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Communications service Slack is removing the accounts of users linked to Iran in an attempt to comply with U.S. sanctions against the country.
Users in numerous nations including the U.S., Canada, and Finland began reporting the issue Thursday as their accounts were abruptly deactivated.
As reported by The Verge, Amir Omidi, an Iranian American software developer, was one of the individuals affected by the incident.
Despite Omidi not residing in Iran, Slack informed him that the company “prohibits unauthorized use of its products and services in certain sanctions countries and regions.”
“So @SlackHQ decided to send me this email. No way to appeal this decision,” Omidi wrote on Twitter. “No way to prove that I’m not living in Iran and not working with Iranians on slack. Nope. Just hello we’re banning your account.”
So @SlackHQ decided to send me this email. No way to appeal this decision. No way to prove that I'm not living in Iran and not working with Iranians on slack. Nope. Just hello we're banning your account. pic.twitter.com/giqYQcMJYz— Amir Omidi (@aaomidi) December 20, 2018
Amir Abdi, a Ph.D. student in Canada, also had his account removed without prior notice.
“Is Slack shutting down accounts of those ethnically associated with Iran?!” Abdi questioned. “And what’s their source of info on my ethnicity?”
Slack closed my account today!— Amir (@a_h_a) December 19, 2018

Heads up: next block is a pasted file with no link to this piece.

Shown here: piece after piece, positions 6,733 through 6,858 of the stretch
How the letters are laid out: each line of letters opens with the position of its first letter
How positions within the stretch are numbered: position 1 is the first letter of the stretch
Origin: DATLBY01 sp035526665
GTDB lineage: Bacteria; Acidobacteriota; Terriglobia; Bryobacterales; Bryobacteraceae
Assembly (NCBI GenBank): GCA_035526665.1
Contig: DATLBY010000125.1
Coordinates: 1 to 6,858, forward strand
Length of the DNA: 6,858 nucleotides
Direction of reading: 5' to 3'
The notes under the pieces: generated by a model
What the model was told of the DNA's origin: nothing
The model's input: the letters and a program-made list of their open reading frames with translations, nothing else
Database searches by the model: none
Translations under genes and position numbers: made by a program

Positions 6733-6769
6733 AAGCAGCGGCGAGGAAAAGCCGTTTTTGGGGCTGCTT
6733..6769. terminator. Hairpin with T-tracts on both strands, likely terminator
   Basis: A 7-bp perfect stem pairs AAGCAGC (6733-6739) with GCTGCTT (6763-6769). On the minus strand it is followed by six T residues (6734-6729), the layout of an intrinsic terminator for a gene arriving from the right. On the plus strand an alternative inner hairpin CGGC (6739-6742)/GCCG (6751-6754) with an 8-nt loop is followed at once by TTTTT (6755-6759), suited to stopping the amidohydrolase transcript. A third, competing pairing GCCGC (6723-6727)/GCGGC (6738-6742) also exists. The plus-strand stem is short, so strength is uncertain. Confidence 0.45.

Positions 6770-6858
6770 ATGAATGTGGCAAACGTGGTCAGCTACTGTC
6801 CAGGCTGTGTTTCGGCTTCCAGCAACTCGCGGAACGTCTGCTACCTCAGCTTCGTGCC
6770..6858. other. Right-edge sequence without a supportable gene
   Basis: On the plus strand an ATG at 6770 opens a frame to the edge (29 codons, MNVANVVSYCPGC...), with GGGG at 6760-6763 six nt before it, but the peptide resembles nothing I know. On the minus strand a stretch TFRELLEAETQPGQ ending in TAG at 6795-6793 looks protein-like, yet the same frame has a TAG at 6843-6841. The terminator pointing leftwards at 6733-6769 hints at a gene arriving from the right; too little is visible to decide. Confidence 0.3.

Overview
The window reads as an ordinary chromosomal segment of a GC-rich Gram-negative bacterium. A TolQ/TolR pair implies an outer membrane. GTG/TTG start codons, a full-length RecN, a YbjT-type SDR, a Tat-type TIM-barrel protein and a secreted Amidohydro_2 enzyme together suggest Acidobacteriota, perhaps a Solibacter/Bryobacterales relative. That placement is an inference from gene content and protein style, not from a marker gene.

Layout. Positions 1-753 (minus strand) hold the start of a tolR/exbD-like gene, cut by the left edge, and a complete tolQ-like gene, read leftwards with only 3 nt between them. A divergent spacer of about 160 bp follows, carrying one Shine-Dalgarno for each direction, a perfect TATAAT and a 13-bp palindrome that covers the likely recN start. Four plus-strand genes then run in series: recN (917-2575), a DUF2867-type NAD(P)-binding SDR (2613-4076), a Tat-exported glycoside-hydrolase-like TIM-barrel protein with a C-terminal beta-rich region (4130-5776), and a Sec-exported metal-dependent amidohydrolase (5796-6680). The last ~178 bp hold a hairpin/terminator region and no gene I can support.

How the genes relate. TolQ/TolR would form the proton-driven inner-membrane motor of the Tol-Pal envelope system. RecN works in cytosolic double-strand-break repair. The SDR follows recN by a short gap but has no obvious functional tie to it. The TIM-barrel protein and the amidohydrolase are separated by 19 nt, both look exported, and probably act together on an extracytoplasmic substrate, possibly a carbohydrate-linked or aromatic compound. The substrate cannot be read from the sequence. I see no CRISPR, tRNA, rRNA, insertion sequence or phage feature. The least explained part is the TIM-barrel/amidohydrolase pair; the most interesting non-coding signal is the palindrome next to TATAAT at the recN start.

I’m a PhD student in Canada with no teammates from Iran!
Is Slack shutting down accounts of those ethnically associated with Iran?!
And what’s their source of info on my ethnicity?#slack #UsSanctions pic.twitter.com/mY8Ltczq8v
In a statement to Vice’s Motherboard, a spokesperson for Slack said the banning was based on IP addresses emanating from sanctioned countries.
“Our systems may have detected an account and/or a workspace owner on our platform with an IP address originating from a designated embargoed country,” the statement read. “If our systems indicate a workspace primary owner has an IP address originating from a designated embargoed country, the entire workspace will be deactivated.”
Abdi noted on Twitter that he had visited Iran for two weeks earlier this year, but could not be certain as to whether he used Slack.
I started using slack some time in 2016 or 2017 while in Canada. The account was created in Canada.— Amir (@a_h_a) December 20, 2018
I can’t say for sure if during a two week visit to Iran (more than 6 months ago) my slack app had any data tranmission or not.
Mahsa Alimardani, a doctoral student at the Oxford Internet Institute, argued to Motherboard that the ban was likely inappropriate unless Slack found evidence of funds being transferred back to Iran.
“If they looked into the account, saw where they are employed/where their bank accounts are and realize there is no flow of money between Iran and US/Canada because of this login, they surely would have no reason to do this,” Alimardani said.
Slack has since stated that those who feel they have been unfairly banned can appeal the decision. At the time of publication, Omidi, the software developer, says he is awaiting a response from Slack after contacting the company over the phone.
H/T The Verge
Mikael Thalen is a tech and security reporter based in Seattle, covering social media, data breaches, hackers, and more.